Wales will host Netherlands enjoy a trip to Greece later this year in the qualifiers for the 2025 Women’s Rugby League World Cup.
They’ll complete their campaign in May 2024 with an away match against Turkey.
It’s the first time Wales will have played any of these sides at full international level.
These fixtures, part of the inaugural European Women’s World Cup Qualifying competition, were announced today to coincide with International Women’s Day.
The eight nations concerned will meet in two groups of four with the top two in each progressing to the World Cup finals, joining England and France as automatic qualifiers to complete Europe’s six berths.
The scheduled dates are as follows:
30th September 2023 – Wales v Netherlands
28th October 2023 – Greece v Wales
4th November 2023 – Greece v Turkey
11th May 2024 – Netherlands v Greece, Turkey v Wales
18th May 2024 – Turkey v Netherlands
2nd September 2023 – Italy v Malta
28th October 2023 – Serbia v Ireland
11th May 2024 – Malta v Serbia, Ireland v Italy
18th May 2024 – Malta v Ireland
25th May 2024 – Italy v Serbia
A further announcement confirming the exact day of the weekend, kick off time, and venue for each match will follow in due course. Fans should not book travel until that information has been advised.
Two female match officials are looking to be involved in the fixtures, Luce Peyre from France and Ireland’s Fiona McConn.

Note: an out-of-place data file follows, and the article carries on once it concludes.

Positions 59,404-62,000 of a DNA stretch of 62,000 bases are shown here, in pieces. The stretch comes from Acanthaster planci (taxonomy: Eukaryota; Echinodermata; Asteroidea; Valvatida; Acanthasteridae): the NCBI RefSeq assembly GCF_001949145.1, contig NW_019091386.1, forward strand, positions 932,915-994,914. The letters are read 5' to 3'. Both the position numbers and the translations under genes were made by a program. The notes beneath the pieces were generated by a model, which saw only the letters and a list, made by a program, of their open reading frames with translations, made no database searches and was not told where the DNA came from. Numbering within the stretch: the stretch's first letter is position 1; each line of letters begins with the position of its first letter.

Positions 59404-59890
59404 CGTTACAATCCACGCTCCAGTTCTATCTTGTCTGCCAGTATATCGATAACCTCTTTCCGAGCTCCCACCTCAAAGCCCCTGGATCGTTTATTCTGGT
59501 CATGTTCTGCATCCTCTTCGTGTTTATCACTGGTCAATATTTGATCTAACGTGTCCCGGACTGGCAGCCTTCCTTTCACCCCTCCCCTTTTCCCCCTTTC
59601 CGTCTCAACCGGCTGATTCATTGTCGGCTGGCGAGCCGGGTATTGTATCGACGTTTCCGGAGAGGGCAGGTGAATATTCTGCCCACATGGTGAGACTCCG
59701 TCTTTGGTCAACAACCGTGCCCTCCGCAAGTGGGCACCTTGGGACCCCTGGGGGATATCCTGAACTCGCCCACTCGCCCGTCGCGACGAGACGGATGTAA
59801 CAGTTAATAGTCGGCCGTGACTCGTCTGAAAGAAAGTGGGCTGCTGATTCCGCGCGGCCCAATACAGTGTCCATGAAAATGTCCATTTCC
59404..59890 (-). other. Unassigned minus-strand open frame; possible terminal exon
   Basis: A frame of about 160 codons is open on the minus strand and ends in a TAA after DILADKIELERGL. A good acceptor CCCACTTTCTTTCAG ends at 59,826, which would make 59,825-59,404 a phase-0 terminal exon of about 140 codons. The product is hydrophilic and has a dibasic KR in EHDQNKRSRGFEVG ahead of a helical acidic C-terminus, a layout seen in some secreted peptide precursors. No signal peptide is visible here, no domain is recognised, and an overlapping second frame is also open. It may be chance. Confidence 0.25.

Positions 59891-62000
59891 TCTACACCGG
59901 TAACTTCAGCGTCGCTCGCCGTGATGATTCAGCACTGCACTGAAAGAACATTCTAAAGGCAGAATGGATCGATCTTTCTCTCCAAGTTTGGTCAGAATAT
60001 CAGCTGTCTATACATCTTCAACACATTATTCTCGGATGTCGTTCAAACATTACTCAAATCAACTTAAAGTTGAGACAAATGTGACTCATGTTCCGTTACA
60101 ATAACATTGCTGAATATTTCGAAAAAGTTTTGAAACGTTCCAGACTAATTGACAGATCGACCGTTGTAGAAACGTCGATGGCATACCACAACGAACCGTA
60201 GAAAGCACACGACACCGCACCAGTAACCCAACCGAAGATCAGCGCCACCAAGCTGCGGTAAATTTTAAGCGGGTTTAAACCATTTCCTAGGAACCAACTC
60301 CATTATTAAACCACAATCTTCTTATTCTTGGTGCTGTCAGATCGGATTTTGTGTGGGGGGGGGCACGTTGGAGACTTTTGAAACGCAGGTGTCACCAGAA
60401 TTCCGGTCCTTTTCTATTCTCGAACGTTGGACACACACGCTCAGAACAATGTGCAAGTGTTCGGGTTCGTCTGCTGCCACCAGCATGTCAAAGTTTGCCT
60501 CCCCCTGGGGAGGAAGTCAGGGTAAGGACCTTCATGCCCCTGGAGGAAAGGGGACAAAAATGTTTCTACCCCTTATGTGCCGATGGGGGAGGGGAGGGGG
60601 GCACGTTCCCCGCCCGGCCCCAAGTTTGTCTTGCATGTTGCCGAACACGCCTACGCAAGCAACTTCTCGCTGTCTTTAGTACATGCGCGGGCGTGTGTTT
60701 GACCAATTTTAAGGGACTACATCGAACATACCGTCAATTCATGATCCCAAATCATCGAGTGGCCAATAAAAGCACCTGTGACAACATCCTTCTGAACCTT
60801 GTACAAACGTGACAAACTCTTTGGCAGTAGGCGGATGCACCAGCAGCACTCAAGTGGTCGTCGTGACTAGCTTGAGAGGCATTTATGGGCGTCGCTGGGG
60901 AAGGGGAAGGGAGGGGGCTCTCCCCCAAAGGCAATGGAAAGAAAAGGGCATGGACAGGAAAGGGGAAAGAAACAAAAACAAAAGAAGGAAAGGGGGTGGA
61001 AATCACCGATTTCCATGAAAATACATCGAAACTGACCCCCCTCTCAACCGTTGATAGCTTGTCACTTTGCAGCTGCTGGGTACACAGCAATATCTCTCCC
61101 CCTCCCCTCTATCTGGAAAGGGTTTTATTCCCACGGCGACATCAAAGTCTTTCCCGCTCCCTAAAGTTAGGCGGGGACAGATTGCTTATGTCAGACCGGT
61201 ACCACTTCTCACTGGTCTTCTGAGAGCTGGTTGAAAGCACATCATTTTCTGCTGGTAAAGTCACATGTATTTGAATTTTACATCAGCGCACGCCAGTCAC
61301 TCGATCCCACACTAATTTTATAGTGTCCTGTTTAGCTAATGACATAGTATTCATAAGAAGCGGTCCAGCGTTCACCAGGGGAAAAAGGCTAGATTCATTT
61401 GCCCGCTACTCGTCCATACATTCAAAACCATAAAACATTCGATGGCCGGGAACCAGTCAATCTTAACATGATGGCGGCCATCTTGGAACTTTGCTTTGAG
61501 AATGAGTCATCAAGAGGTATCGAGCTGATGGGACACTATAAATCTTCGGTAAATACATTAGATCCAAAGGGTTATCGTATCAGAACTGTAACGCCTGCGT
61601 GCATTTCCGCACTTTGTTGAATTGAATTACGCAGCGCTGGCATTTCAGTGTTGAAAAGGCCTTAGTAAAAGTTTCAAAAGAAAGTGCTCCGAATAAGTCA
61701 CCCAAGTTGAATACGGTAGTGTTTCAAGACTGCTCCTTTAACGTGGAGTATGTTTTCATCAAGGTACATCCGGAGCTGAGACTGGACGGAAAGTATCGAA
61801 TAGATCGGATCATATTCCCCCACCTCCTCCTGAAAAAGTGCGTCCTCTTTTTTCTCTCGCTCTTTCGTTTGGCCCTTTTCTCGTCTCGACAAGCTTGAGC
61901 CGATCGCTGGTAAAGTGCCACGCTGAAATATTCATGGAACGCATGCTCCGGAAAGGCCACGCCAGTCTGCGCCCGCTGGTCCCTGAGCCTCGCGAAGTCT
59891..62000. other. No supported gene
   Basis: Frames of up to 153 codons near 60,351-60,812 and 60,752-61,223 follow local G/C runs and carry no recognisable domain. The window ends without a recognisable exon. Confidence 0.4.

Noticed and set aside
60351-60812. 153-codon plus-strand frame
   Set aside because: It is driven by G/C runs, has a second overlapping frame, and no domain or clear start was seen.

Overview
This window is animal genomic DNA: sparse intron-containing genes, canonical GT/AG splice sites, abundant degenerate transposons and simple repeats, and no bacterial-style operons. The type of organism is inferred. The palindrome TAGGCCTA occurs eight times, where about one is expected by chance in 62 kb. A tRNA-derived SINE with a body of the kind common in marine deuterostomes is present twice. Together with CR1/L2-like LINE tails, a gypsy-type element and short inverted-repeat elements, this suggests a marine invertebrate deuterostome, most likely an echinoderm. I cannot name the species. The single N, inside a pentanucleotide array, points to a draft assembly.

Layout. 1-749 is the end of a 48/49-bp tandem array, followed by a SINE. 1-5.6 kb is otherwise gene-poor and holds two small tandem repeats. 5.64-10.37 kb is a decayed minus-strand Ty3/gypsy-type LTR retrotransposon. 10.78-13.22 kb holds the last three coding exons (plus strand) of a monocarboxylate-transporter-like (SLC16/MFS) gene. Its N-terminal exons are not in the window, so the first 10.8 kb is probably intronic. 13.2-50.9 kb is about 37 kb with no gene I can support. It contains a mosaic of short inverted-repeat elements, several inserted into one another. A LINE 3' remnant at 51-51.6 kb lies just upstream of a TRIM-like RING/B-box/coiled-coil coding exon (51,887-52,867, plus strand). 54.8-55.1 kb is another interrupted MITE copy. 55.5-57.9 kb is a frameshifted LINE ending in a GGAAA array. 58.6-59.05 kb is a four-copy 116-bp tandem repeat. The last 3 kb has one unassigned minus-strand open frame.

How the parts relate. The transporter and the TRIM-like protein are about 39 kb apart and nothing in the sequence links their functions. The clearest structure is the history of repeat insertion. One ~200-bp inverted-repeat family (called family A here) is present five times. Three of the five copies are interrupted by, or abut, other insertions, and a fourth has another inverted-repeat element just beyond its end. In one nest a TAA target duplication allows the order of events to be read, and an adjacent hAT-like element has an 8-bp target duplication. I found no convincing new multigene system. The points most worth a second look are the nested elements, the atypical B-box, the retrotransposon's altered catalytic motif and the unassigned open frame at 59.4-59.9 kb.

“Last year I should have come to referee a women’s Euro B game but my university commitments prevented me,” said Peyre. “I would like to do a women’s game for the 2025 RLWC because for France it’s a big opportunity. It’s very important to see the women’s game growing in Europe at all levels. I didn’t referee at school but both my brothers are involved in the sport and they supported me. I would encourage any woman to have a go.”
McConn took charge of Wales and Italy in women’s Euro B last year. “The game at Crosskeys was my first international appointment,” she said. “It was a great experience, both in terms of refereeing a game at that level and together with match officials from different nations. It is so important to continue developing the domestic game, both in Ireland and across European countries. Taking up refereeing rugby league was one of the best decisions I have made. There is a clear pathway for progression if that is something you are interested in but what I enjoy is the match official family that I’m now a part of.”